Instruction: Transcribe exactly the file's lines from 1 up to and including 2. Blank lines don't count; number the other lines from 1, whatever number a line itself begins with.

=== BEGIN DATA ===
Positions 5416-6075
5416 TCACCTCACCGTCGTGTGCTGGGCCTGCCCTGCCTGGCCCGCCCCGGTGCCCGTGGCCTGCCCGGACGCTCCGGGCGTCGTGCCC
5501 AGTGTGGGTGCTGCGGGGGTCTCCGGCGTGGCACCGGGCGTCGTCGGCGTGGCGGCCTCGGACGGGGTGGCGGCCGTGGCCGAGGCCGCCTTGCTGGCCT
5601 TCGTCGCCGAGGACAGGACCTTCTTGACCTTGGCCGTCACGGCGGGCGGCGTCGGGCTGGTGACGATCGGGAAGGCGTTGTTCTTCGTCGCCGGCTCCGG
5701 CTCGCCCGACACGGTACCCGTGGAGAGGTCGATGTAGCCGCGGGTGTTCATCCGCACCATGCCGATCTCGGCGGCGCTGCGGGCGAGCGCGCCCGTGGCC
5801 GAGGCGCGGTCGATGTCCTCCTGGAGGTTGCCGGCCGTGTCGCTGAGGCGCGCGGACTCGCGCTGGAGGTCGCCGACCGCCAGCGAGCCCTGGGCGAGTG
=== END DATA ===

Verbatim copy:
Positions 5416-6075
5416 TCACCTCACCGTCGTGTGCTGGGCCTGCCCTGCCTGGCCCGCCCCGGTGCCCGTGGCCTGCCCGGACGCTCCGGGCGTCGTGCCC